Ivan Morris Column - Changing equipment too often can be expensive mistake

Limerick Leader golf columnist Ivan Morris
IF I could go back to the beginning and start my golf career all over again knowing what I know now one thing is for sure, I wouldn’t be so obsessed about keeping up with so-called equipment advances. Changing my equipment too often has been one of my most expensive mistakes.

IF I could go back to the beginning and start my golf career all over again knowing what I know now one thing is for sure, I wouldn’t be so obsessed about keeping up with so-called equipment advances. Changing my equipment too often has been one of my most expensive mistakes.

Why did I ever think that new equipment, by itself, would give me an edge and make me a better golfer? It never did and it never will.

The number of times I traded in perfectly good equipment for something inferior was matched only by the late, Dr Michael Roberts who was just as fussy as I was that his clubs should always be the latest, greatest and shiniest.

There’s no doubt that advancements in technology (especially the ball) has made golf an easier game - helping to reduce the dispersion of poor strokes and allowing us all to be ‘somewhat flattered.’

But, the game itself hasn’t improved and in most cases we ourselves haven’t improved either.

In spite of the precision involved, golf is not an exact science and the best way to play it once the basics have been mastered is with your gut instincts and as subconsciously as possible.

It’s not only amateurs who switch their equipment at the drop of a hat. Ryder Cup debutante, Jamie Donaldson, who played the winning shot at Gleneagles with a PING wedge, the ball travelling 146-yards in the air before landing ‘stone dead’ beside the hole, has signed with TaylorMade to play with their equipment next year.

I hope Jamie does not spend a whole year of adjustment as Rory McIlroy did when he changed from Titleist to Nike.

Every new season, retailers want to know in advance which driver or set of irons will be the most sought after because it’s impossible to sell a new driver without allowing it to be hit first. If it isn’t sold before the next, new model appears it’s worth nothing very quickly.

By introducing new technology too regularly, TaylorMade has made a mess of the golf market, squeezing it to death for every last penny. Steady sales are no longer enough.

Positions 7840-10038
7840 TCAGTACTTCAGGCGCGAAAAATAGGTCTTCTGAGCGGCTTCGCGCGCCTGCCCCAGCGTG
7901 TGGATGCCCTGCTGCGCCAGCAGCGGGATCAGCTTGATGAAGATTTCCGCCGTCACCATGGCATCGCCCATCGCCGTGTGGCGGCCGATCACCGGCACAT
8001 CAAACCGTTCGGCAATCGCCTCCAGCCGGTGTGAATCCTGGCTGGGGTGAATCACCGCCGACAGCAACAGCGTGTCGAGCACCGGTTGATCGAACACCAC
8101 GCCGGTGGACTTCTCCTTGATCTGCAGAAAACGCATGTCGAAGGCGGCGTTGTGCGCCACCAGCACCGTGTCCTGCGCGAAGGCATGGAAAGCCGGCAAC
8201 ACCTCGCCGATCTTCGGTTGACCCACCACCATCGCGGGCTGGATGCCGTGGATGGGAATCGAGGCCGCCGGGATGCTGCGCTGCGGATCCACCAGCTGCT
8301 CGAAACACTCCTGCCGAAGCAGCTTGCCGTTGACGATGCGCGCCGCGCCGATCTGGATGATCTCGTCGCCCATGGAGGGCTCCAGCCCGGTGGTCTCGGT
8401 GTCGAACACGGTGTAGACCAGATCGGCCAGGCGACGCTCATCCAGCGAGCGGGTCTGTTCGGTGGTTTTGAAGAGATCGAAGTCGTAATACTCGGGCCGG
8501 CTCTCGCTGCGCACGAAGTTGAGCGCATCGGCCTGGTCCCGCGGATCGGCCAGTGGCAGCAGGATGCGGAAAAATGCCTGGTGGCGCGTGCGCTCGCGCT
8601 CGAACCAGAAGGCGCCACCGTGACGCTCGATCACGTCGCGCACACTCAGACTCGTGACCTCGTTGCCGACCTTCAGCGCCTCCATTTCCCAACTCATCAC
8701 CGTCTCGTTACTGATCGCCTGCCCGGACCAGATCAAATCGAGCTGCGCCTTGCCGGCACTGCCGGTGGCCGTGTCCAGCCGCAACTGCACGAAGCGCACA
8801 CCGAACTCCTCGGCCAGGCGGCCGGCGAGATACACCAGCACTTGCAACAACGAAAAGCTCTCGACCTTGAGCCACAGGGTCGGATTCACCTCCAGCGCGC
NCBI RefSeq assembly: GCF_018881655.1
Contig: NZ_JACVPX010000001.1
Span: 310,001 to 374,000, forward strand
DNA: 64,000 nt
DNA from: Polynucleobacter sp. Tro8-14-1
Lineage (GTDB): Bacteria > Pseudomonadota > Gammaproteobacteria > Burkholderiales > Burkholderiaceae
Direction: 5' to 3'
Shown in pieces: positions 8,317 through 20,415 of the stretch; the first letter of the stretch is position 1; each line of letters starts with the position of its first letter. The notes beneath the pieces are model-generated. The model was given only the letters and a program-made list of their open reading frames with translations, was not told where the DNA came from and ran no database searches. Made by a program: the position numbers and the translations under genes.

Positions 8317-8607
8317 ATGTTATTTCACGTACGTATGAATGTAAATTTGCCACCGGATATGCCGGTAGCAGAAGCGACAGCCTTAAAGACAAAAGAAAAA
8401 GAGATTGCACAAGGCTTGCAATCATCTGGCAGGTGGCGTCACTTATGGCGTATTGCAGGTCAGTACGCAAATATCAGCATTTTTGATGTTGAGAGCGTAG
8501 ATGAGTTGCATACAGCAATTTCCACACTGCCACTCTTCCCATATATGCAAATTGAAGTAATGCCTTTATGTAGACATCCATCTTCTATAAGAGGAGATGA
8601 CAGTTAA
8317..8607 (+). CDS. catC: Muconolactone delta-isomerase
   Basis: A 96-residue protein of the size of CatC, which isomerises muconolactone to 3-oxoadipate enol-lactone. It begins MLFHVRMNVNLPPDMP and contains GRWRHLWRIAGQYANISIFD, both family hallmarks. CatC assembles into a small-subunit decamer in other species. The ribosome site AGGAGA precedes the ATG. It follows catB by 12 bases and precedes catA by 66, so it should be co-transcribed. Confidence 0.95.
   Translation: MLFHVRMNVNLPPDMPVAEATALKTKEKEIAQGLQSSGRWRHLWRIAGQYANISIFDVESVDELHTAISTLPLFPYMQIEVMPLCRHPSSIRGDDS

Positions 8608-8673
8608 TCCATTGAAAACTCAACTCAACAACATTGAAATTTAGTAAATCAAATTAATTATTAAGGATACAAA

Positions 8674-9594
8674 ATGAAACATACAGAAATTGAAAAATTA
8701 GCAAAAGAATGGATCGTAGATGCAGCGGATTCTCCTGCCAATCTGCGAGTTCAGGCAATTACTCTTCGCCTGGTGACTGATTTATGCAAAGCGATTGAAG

It always has to be growth, growth, growth but infinite growth is not possible. Retailers will tell you that business could hardly be worse. The principle of ‘high frequency trading’ has been a recipe for disaster.

If you buy a new TaylorMade club, you can be sure it will be out of date in a few months.

If, the goods are not moving, the price is reduced (and with it the profit margin.) Instead of the manufacturer sharing ‘the loss’ they supply MORE of the product at no charge to get it off their hands.

Now, the retailer is stuck with even more unwanted equipment that he cannot sell. Shops are forced to buy stuff that they might not want e.g. hats, gloves, towels, balls, bags, umbrellas etc. Retailers are constantly being bullied.

I was in a shop in Dublin a few weeks ago and got snow blindness from looking at all the white TM drivers. Hundreds of them - all of them claiming to be the newest, greatest, longest-hitting driver ever. They couldn’t all be.

Callaway started ‘the new driver every 3-months’ mentality. We’d all be hitting our drives 500-yards by now if we had believed the advertising. The easiest way to boost sales is seen as release “new” products every couple of months.

There have been only three major innovations in golf club manufacture since the 1960s - cavity back irons, metal woods, and hybrids.

Buying a new driver every year (or sooner) is nonsense. Golf has become a never-ending pursuit of gimmickry instead of a test of skill, character, nerve and sportsmanship. Except for drivers and putters, custom fitting is over sold and not really as good as is claimed.

Don’t look on this as a cry for help from the consumer but a sympathetic peek into the difficulties that those trying to earn a living by running a golf shop face daily.

Looking at the big picture, I’d go further and say that the only thing that will break this cycle of greed is one, or more, of these overheated, global behemoths going ‘bust.’

Unfortunately, from my point of view, Adidas owns TM and it’s like a Bank - too big to fail. As a result, golf as an affordable and enjoyable game is suffering.

Why don’t I just go out and play and make the clubs do what I want them to do?

My endless supply of new golf clubs don’t know anymore about ‘what to do’ than my old ones!

If I really, really wanted to improve, I’d practice more or find a coach whom I trusted and take regular lessons.

Words of the Wise

The Titleist sponsored Mid West Alliance dates for Season 2014/2015 are as follows:

Dromoland November 9 & 30 and February 8 & 22. The format will be gross stableford for both handicap categories (0-3 & 4-9.)

After completion of the 4th round, the top-9 players in each category (lowest 3-scores to count) will tee it up at Galway Bay on March 8th.

Ring 061 368444 to reserve your tee time; entry fee is €30 per round for non-Dromoland members.